Even before protesters reconvened in Taksim, the day brought news of the first casualty of the unrest. Mehmet Ayvalitas died after being struck by a car that drove into a group of protesters. It is unclear if the incident was accidental or not.

A teenage protester sitting next to an improvised barricade in Taksim said he'd come from a faraway neighborhood, "because I hate the government." There had been no sign of the authorities since Saturday, but he believed there was only so much longer that the protesters could stay in Taksim before the police moved in.

Public anger at Erdogan has been building for some time -- and boiled over during the past weekend due to what protesters describe as his authoritarian nature.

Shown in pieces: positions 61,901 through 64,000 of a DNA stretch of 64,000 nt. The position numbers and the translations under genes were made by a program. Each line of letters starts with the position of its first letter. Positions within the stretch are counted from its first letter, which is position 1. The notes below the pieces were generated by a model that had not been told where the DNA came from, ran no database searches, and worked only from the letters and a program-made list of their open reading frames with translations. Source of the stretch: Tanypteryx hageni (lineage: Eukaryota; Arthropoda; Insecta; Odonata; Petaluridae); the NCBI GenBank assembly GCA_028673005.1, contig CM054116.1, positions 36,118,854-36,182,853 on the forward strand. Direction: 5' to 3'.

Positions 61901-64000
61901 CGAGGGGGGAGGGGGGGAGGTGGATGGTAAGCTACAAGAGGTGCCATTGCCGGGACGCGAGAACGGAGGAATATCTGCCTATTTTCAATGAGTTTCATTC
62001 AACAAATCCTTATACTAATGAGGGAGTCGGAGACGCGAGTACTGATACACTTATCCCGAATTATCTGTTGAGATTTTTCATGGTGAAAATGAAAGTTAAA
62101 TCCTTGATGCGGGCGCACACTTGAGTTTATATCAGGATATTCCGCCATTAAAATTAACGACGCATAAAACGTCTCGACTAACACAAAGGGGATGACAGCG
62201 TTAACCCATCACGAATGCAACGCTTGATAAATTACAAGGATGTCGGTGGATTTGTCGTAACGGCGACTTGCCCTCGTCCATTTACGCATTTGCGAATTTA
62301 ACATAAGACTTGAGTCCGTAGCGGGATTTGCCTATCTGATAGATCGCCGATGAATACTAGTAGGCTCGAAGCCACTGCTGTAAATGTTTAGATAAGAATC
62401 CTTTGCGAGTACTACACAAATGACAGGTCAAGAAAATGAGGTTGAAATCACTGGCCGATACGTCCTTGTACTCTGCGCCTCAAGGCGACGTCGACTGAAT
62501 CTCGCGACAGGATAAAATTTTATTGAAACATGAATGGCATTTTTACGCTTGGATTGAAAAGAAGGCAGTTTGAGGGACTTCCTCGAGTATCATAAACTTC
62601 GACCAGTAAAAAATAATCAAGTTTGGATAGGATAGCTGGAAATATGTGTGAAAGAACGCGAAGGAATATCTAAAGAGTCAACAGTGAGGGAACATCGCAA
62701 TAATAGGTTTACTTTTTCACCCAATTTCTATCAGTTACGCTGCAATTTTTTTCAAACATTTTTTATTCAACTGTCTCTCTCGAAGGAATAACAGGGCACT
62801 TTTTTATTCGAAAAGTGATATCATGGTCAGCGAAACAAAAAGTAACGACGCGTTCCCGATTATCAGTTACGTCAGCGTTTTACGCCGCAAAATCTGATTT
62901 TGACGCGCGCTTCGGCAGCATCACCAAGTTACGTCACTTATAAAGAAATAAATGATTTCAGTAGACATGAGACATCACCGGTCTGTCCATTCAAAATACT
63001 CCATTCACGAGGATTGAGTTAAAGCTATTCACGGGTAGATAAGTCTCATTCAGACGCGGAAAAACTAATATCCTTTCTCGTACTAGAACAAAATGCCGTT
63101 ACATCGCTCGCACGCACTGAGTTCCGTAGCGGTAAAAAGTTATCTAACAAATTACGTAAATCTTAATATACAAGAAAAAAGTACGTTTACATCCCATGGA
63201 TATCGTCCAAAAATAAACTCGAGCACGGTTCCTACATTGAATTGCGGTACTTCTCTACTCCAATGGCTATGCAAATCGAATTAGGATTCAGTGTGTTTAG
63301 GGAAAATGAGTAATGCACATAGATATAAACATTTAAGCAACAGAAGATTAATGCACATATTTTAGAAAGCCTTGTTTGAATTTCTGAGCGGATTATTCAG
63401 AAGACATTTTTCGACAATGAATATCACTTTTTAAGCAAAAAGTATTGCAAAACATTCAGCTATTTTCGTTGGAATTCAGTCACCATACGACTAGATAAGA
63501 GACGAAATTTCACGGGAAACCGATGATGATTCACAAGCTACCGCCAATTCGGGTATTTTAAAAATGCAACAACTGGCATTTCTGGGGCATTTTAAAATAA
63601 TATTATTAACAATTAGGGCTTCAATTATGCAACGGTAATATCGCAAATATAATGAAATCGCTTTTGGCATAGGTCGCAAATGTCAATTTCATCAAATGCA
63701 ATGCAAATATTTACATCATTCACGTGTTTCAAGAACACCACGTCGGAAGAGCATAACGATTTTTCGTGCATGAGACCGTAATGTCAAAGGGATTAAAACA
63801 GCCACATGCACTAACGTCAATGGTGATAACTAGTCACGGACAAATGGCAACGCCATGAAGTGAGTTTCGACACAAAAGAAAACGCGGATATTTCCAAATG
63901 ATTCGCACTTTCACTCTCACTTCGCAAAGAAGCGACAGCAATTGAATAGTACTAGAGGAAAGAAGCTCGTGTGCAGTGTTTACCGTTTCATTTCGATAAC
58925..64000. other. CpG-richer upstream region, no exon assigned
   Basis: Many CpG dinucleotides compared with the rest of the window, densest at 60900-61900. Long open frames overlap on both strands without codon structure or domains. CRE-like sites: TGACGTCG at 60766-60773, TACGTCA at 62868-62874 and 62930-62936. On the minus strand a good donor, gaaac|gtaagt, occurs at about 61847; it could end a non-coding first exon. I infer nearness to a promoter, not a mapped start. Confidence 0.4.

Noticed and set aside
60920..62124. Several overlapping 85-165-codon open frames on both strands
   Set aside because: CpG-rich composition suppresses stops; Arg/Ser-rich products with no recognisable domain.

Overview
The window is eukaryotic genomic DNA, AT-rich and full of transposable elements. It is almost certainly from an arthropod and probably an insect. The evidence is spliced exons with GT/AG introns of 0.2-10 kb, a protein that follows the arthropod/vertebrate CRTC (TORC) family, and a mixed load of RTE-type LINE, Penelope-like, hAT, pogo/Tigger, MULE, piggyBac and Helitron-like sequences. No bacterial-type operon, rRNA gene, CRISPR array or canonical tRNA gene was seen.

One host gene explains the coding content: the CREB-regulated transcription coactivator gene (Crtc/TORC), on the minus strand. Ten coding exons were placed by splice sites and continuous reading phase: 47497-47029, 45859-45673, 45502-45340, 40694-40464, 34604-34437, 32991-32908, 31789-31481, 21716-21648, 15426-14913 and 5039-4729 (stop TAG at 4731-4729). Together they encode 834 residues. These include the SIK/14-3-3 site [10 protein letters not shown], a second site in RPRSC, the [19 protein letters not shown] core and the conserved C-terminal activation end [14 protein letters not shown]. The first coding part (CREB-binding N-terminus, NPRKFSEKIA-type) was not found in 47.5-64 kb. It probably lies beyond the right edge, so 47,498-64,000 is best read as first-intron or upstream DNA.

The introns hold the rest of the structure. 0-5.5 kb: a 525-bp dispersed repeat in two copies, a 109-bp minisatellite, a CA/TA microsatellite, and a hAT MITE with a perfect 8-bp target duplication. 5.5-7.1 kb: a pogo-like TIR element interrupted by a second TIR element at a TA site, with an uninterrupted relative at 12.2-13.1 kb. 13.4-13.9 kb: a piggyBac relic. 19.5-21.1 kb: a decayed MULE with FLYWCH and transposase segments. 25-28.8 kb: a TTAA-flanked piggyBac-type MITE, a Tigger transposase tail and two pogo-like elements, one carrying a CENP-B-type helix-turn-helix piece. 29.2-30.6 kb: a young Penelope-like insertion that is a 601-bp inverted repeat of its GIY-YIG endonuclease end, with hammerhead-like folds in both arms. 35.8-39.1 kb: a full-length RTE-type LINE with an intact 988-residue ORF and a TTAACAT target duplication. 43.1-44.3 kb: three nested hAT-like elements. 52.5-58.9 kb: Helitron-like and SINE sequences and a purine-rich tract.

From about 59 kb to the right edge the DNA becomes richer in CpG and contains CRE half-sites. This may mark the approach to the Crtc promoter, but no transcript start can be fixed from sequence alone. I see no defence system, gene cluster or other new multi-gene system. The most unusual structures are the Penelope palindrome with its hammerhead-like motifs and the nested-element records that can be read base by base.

"There's never been other protests like this in Istanbul or in all Turkey," said Yaman Kuleli, a 36-year old bank employee.

Like the majority of demonstrators, Kuleli focused his grievances on the prime minister: Erdogan was limiting personal freedoms, such as recent restrictions on alcohol, to promote conservative religious values. He'd bullied the country's media into submission through arrests of journalists, and by intimidating or co-opting media barons -- a fact obvious to anyone with a television set, as most local stations opted to broadcast music and cooking shows rather than covering the protests.

Having won three elections since coming to power a decade ago, each time with a larger percentage of votes, Erdogan appears to believe he has a mandate to lead Turkish society as he sees fit. He is focused only on his supporters, Turks that are "like him" -- Sunni Muslim and nationalist -- Kuleli said. The demonstrators feel that he treats the rest of the country as a minority that should be unseen and unheard in their own country -- a sentiment reinforced by Erdogan himself, who described the protesters as "arm-in-arm with terrorism" and said Turkey's intelligence services are investigating their links to foreign actors.